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Seeking the Lord through Fasting

Seeking the Lord through Fasting

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Published by: Grace Church Modesto on Feb 16, 2011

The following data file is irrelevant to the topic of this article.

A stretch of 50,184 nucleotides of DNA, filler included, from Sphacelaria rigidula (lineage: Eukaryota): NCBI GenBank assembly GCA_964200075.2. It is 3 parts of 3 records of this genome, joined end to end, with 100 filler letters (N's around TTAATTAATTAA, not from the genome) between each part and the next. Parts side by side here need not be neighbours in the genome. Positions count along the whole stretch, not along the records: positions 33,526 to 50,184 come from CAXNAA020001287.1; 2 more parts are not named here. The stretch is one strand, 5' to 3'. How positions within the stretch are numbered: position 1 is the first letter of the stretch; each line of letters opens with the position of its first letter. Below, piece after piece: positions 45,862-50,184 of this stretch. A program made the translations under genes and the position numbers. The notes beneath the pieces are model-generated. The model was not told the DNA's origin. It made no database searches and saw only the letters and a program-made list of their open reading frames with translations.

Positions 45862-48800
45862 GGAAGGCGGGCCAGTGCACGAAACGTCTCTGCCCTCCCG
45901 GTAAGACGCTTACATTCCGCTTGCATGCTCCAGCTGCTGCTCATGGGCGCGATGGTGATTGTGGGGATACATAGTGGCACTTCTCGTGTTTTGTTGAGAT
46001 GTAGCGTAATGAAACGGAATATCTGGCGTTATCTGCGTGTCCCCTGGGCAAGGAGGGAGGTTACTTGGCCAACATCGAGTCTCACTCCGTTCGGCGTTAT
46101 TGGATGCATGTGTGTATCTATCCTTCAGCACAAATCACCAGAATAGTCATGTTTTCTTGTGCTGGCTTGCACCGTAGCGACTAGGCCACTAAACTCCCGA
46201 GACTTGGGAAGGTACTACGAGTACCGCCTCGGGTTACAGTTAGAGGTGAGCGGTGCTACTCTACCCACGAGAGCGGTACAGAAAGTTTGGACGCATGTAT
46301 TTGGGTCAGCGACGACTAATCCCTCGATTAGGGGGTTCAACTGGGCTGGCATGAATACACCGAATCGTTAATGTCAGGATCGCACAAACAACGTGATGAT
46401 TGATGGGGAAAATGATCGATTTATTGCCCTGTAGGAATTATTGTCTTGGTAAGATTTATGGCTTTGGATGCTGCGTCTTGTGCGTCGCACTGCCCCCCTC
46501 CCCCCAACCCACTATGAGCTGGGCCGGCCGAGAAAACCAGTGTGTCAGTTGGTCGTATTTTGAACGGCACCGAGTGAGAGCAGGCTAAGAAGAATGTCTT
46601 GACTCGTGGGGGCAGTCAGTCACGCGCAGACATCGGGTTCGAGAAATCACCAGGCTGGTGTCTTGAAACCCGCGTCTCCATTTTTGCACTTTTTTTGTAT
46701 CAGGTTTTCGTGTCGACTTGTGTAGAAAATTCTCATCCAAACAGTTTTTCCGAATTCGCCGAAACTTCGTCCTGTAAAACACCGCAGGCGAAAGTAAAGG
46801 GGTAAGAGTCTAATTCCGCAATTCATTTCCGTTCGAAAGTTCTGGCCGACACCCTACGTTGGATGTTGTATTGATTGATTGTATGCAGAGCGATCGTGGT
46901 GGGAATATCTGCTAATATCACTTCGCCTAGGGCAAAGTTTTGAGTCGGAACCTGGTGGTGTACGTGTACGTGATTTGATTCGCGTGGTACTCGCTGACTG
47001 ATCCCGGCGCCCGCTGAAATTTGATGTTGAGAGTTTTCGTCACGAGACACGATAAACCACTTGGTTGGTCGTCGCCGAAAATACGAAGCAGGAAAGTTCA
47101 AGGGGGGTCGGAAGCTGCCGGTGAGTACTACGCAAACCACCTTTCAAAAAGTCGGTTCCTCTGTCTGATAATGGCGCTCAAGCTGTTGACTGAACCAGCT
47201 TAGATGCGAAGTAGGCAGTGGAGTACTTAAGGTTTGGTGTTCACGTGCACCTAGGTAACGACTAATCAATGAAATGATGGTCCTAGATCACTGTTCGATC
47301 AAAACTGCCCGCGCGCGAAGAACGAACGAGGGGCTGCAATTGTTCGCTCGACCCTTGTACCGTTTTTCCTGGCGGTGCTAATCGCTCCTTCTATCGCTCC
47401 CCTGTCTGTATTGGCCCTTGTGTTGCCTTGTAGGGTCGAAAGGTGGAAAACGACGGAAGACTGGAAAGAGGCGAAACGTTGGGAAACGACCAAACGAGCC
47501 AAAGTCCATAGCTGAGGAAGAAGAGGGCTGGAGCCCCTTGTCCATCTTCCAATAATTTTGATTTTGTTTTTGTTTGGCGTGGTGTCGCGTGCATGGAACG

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“Seeking the Lord through Fasting”(Ezra 8:23)   I.  Introduction.A.  Orientation.1.  This morning, we’re going to break from our series on communion with Godsomewhat.a.  We’re not going to continue specifically with our communion with the Spirit.b.  Instead, we’re going to look at how to intensify our communion with eachmember:  through fasting. 2.  Fasting is something we studied not too long ago; but we need a refresher:a.  Because we don’t do it very often; maybe not at all; we tend to forget.b.  How many of you have fasted since we studied it last March?(i)  Maybe you haven’t because you haven’t met with any circumstances thatrequire it.(ii)  Or maybe you found it difficult to think about a day without food.(iii)  But this is the example Christ left us:  it was important to His work, andit’s important to ours – to our fellowship and the church in general. B.  Preview.1.  The reason we’re refreshing our understanding of it this morning is that theSession has called for a fast this upcoming Saturday.a.  As we continue to plan, we need the Lord’s guidance.b.  As we begin to implement the plan, we need His help.(i)  Next Lord’s Day evening, we’re beginning the first of at least twelveevangelistic services for the year.(ii)  The following Monday, we’re having a fellowship/evangelistic meetingat the Hodsons.(iii)  This is the time to fast and seek the Lord. 2.  We’ll look at five things:a.  What fasting is.b.  Why we ought to fast.c.  The circumstances in which we should fast.d.  The benefits of fasting.e.  How to fast. II.  Sermon.A.  First, let’s consider what fasting is.1.  Let’s begin with two definitions:a.  The first is from Henry Scudder’s book The Christian’s Daily Walk, “Areligious fast . . . is, the sanctifying a day to the Lord by a willing abstinencefrom meat and drink, from delights and worldly labors, that the whole man